Despite having so many provisions against it, why is criminalization of politics going on increasing over the years? Let us now look at its reasons.


  • Nexus between politicians and bureaucracy: During the era of 1970s, the nexus between politicians and bureaucrats is increasing gradually. When the political party a bureaucrat is aligned with is in power, he gets the posting of his choice and in return, bureaucrats implement the partisan agenda of the ruling party on the ground.
  • Use of muscle and money power: Politicians and their respective political parties spend huge amounts of money on buying the votes in their constituency. This particularly happens when the contesting candidate has his/her strong hold over their constituency in terms of their popularity or notoriety. There are high chances of such people buying votes either by giving money or through intimidations. Sometimes, people have no choice but to choose a criminal as all the contesting candidates turn out to be criminals.
  • Lack of law enforcement: There are several laws and provisions to curb this menace but lack of enforcement or power imbalance leads to inefficiency of such laws. As a result, such laws prevail only on papers and not on the floor of reality.
  • Caste/Religion politics: The provision to publish criminal records may not be as effective as it is thought to be as the majority of voters vote for candidates belonging to the same caste as theirs. In such cases, religion also plays a great role in exacerbating this situation.
  • Corruption: Some people have criminal charges against them even before contesting elections and some get charges on their name after being elected. This corruption in polity further deteriorates the existing politics.
  • Lack of political will: Dr. Babasaheb Ambedkar has rightly said, “However good a constitution may be, if those who are implementing it are not good, it will prove to be bad. However bad a constitution may be, if those implementing it are good, it will prove to be good.” The lack of political will to implement and follow the guidelines in this case proves to be the major roadblock in fighting this issue.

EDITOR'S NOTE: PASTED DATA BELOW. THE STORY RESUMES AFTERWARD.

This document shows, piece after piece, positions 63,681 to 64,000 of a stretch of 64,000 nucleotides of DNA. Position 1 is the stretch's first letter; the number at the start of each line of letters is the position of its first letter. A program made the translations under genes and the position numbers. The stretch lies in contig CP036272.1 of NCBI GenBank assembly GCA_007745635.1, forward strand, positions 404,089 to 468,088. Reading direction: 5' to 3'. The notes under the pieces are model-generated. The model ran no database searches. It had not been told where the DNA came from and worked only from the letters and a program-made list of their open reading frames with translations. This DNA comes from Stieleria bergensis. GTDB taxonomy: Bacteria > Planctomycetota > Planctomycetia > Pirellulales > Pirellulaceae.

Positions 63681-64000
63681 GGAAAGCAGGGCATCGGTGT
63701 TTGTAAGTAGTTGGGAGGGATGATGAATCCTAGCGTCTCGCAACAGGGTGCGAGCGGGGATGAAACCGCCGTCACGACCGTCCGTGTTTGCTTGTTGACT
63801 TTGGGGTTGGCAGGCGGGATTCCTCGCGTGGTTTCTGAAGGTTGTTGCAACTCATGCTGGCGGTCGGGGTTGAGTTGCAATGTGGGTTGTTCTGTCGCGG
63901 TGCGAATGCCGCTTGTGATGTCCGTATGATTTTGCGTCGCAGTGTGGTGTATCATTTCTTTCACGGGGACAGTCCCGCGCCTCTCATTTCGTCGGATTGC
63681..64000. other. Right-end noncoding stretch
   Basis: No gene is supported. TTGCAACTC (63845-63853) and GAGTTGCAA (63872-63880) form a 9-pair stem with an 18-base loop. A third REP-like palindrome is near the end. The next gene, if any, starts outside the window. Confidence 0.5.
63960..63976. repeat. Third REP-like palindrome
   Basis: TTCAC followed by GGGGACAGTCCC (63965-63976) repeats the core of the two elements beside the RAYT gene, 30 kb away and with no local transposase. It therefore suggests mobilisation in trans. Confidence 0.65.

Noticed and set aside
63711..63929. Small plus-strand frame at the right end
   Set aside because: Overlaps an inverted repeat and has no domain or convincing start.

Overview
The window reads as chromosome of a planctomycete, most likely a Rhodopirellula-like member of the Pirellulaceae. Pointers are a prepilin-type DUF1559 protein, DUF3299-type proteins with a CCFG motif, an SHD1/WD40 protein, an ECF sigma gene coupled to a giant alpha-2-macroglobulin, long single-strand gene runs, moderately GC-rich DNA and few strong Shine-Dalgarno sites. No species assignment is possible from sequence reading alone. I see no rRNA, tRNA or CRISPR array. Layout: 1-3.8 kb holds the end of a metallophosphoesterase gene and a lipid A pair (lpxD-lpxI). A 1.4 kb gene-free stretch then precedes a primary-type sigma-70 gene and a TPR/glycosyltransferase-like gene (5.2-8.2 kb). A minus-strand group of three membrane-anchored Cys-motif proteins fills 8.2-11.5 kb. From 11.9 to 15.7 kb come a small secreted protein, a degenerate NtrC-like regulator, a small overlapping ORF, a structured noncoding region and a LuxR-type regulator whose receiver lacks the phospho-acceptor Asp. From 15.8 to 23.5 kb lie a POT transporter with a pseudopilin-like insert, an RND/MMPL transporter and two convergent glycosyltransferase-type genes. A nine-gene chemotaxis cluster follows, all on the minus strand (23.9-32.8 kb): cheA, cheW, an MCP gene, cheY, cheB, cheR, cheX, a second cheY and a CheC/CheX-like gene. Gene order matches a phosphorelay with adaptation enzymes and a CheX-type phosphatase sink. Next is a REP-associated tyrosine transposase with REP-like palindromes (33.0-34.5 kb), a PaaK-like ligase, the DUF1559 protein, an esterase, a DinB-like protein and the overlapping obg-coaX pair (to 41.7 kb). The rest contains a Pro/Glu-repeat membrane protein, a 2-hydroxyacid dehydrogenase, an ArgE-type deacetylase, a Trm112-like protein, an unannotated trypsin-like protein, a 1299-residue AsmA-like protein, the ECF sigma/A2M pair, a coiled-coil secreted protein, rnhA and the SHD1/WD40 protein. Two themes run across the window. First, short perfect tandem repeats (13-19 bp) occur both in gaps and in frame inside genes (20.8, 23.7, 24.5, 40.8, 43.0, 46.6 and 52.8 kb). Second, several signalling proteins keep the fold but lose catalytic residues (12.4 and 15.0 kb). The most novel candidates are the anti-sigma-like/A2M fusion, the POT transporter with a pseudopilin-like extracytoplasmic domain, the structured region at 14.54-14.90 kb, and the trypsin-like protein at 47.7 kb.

After getting acquainted with causes, let us now look at the overall effect it has on the Indian society/Polity


  • Against the principle of free and fair elections: Free and fair elections are considered as the bedrock of any thriving democracy. The criminalization of politics limits the choice of voters either by buying votes or by persuading them to vote for the candidate with criminal charges in the name of caste or religion.

  • Negatively affects the governance of the country: When we elevate a law breaker (a criminal) to a position of law-maker (Legislature), it ultimately affects the kind of polity we get in. It also hampers the overall governance of that particular area and sets a bad precedence for others too.

  • Tainting the image of Indian bureaucracy: When the nexus between politics and bureaucracy comes to fore, people lose their trust from the bureaucracy. It negatively affects the bureaucrats who work for the overall good of society and get only shame in return. It discourages individuals from trusting bureaucracy.

  • Erosion of trust in Democracy: Majority of people want a good leader to lead the and democracy give this freedom to every voter to choose this. But seeing criminals in power positions greatly discourages genuine citizens who see democracy as a way to the progressive country.